I arrived in Bangkok just shy of midnight under a blood orange moon. After I’d passed through immigration (easy) and found my luggage (much delayed), I met Moddang and her brother Moo at Gate 3 and the three of us made our way to their car. I’d been told/warned of Thailand’s suffocating heat, but I’d planned my arrival in a twofold operation: 1) I arrived at night, and 2) during the cool season. Outside, it was as pleasant a night in early summer Chicago – nice breeze, no mugginess. When we got to Moddang’s parent’s house, I went right to sleep (I had decided not to sleep at all on the plane from Chicago to Hong Kong – a 16 hour trip – and managed a quick nap from Hong Kong to Bangkok).
On Sunday morning, I woke without any effects of jet lag. I was very happy. After family introductions and a small breakfast of soy milk with added goodies and chom poo (a dark green fruit that has a pear-like taste, possibly called a “water apple”), we all drove to Pattaya, south of Bangkok for lunch.
Mum Aroy was a beachside restaurant on the Gulf of Thailand. It was a light and breezy day; I thought that if this were the cool season, that’d sit right by me and perhaps the hot season wasn’t so bad as everyone said. Moddang’s parents ordered a feast for lunch. The first that came was a whole cooked fish bathed in lime juice, cilantro, and chili peppers. I was offered the fish’s cheek, an honor because it is considered the best part of the fish; and it was: sweeter than the rest of the fish, the flesh melted on your tongue. We also had a plate of fried pork fat, clams and fish balls that was very good; a similar dish consisting of fried pork fat, mussels, and fish eggs was much spicier but just as delicious. There was spicy tom zap (which, to Moddang’s family’s surprise, I ate without coughing or turning red), a vegetable dish with water lilies, and of course a bowl of rice. For dessert, I had rambutan on shaved ice; Moddang had creamed corn on shaved ice, which was, I must say, much tastier than I expected. All in all, it was a great welcome-to-Thailand lunch.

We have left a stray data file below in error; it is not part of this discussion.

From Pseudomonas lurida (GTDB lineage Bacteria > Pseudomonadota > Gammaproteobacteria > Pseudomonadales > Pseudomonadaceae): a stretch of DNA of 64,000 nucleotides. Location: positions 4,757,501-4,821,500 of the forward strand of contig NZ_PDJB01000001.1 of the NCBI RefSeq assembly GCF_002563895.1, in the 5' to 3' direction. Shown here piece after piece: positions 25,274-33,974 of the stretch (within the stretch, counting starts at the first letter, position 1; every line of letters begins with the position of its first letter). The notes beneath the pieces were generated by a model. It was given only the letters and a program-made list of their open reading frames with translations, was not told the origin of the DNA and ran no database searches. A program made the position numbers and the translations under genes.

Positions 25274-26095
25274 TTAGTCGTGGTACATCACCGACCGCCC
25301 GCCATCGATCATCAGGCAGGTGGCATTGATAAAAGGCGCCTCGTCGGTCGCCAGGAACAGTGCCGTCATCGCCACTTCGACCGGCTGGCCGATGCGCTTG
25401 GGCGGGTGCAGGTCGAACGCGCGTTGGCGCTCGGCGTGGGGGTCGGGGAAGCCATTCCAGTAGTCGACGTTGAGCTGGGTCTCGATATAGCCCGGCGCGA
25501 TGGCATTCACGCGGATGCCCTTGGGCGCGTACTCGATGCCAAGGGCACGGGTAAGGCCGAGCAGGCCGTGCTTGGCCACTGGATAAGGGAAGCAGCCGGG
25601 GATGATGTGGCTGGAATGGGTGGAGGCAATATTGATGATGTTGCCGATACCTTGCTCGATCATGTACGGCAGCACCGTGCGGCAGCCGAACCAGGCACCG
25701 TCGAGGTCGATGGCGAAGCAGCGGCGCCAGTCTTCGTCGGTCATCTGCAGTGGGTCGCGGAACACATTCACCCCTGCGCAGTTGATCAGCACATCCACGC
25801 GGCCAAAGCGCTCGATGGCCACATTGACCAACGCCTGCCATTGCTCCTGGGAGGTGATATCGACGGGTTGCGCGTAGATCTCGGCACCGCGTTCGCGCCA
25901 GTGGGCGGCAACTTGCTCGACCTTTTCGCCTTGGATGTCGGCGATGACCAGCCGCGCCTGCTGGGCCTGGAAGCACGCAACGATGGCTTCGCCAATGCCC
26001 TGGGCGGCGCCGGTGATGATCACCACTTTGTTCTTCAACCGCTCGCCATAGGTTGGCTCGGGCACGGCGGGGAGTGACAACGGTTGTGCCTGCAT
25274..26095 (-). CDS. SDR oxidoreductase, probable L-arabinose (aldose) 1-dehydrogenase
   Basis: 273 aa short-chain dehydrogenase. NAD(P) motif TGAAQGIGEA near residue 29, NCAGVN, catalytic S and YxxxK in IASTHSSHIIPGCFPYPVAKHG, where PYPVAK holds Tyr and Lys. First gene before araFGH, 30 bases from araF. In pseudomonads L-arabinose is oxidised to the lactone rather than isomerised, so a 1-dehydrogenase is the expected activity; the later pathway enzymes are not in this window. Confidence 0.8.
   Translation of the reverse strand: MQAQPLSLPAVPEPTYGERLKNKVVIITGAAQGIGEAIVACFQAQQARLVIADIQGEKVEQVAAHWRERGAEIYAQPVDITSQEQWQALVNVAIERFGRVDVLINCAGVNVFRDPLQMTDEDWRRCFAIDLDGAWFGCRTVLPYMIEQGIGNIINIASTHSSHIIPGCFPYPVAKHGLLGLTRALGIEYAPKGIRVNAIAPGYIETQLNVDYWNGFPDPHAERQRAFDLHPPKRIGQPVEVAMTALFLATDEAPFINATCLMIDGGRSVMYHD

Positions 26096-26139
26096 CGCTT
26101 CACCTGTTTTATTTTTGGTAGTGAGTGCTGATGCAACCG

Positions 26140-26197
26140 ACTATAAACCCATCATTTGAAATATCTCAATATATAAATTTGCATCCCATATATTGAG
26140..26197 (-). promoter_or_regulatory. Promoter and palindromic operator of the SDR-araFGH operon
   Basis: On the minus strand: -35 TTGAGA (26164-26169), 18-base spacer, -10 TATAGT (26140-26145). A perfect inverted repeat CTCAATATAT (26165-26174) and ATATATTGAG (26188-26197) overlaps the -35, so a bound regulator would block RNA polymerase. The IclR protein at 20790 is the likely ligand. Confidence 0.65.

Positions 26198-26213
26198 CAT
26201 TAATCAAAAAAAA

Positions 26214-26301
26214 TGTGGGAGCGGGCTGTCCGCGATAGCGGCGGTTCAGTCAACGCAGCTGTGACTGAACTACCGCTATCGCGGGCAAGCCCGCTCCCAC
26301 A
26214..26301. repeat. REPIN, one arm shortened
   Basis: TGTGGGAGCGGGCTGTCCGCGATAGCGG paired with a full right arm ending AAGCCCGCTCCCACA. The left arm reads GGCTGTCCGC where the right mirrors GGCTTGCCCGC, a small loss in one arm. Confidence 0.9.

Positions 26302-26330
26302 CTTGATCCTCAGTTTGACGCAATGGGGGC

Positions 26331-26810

Between lunch and dessert, Moddang, her mother, and I took some photos on the beach:
We drove to Nong Nooch Village after lunch to watch the elephants. Before the elephants, however, we caught a show of traditional Thai dancers which Moddang described as “lame” and “for tourists.” The elephants, however, were cute and dusty; how they loved those bananas. We were back in Bangkok by evening, and settled in for some quiet conversation and KFC (Moddang wanted me to experience Thailand’s version of the famous chicken franchise).
Although I hadn’t experienced any jet lag yet, I was pretty exhausted and by 9pm we had gone to bed; Moddang had to get up early on Monday, anyway. So we woke at 5:30am and the two of us drove to Salaya, west of Bangkok, where she works at Mohidal University – Salaya Campus as a music therapist and teacher. Even at six o’clock in the morning, traffic through Bangkok was crushingly congested. Salaya is about thirty miles from Moddang’s home but it took us a good ninety minutes to get there. While she worked I sat beside a pool filled with fish and finished Cat Rambo’s Near from her Near + Far collection of short stories. It was yet again another beautiful day and not hot in the least.
After Moddang finished work, we drove two hours to the south of Thailand, to Cha-am, for the night. We stayed in a luxurious hotel right on the Gulf. I drank Singha; it’s true what they say: beer from the source is so much better than exported. We swam in a freezing cold pool. In the morning, we woke before dawn and went down to the beach to watch the sun rise. We saw a beached jellyfish. There were fishing boats out on the water. The sun rose from behind a fog, then broke through, bright and golden, and I pretended to eat it. It was my thirty-third birthday.